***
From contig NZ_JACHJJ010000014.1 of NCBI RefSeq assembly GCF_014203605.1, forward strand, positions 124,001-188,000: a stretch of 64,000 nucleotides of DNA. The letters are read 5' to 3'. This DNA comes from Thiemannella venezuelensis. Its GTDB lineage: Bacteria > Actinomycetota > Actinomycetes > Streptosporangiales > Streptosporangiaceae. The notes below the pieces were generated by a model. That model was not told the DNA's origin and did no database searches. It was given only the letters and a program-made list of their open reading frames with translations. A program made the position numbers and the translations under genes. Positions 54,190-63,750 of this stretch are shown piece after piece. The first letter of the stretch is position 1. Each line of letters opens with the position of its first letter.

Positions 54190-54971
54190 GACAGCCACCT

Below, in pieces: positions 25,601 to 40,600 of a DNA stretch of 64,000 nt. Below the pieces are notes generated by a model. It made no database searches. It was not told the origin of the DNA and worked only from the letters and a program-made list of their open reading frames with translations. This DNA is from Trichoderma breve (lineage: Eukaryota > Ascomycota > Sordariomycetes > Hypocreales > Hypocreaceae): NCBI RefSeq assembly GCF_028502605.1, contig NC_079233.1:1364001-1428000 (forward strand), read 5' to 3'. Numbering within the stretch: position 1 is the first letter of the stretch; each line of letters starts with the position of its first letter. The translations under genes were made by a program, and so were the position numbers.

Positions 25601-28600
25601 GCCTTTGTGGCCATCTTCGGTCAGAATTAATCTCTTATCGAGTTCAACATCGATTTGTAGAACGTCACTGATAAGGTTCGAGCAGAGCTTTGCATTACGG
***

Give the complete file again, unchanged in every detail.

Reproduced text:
From contig NZ_JACHJJ010000014.1 of NCBI RefSeq assembly GCF_014203605.1, forward strand, positions 124,001-188,000: a stretch of 64,000 nucleotides of DNA. The letters are read 5' to 3'. This DNA comes from Thiemannella venezuelensis. Its GTDB lineage: Bacteria > Actinomycetota > Actinomycetes > Streptosporangiales > Streptosporangiaceae. The notes below the pieces were generated by a model. That model was not told the DNA's origin and did no database searches. It was given only the letters and a program-made list of their open reading frames with translations. A program made the position numbers and the translations under genes. Positions 54,190-63,750 of this stretch are shown piece after piece. The first letter of the stretch is position 1. Each line of letters opens with the position of its first letter.

Positions 54190-54971
54190 GACAGCCACCT

Below, in pieces: positions 25,601 to 40,600 of a DNA stretch of 64,000 nt. Below the pieces are notes generated by a model. It made no database searches. It was not told the origin of the DNA and worked only from the letters and a program-made list of their open reading frames with translations. This DNA is from Trichoderma breve (lineage: Eukaryota > Ascomycota > Sordariomycetes > Hypocreales > Hypocreaceae): NCBI RefSeq assembly GCF_028502605.1, contig NC_079233.1:1364001-1428000 (forward strand), read 5' to 3'. Numbering within the stretch: position 1 is the first letter of the stretch; each line of letters starts with the position of its first letter. The translations under genes were made by a program, and so were the position numbers.

Positions 25601-28600
25601 GCCTTTGTGGCCATCTTCGGTCAGAATTAATCTCTTATCGAGTTCAACATCGATTTGTAGAACGTCACTGATAAGGTTCGAGCAGAGCTTTGCATTACGG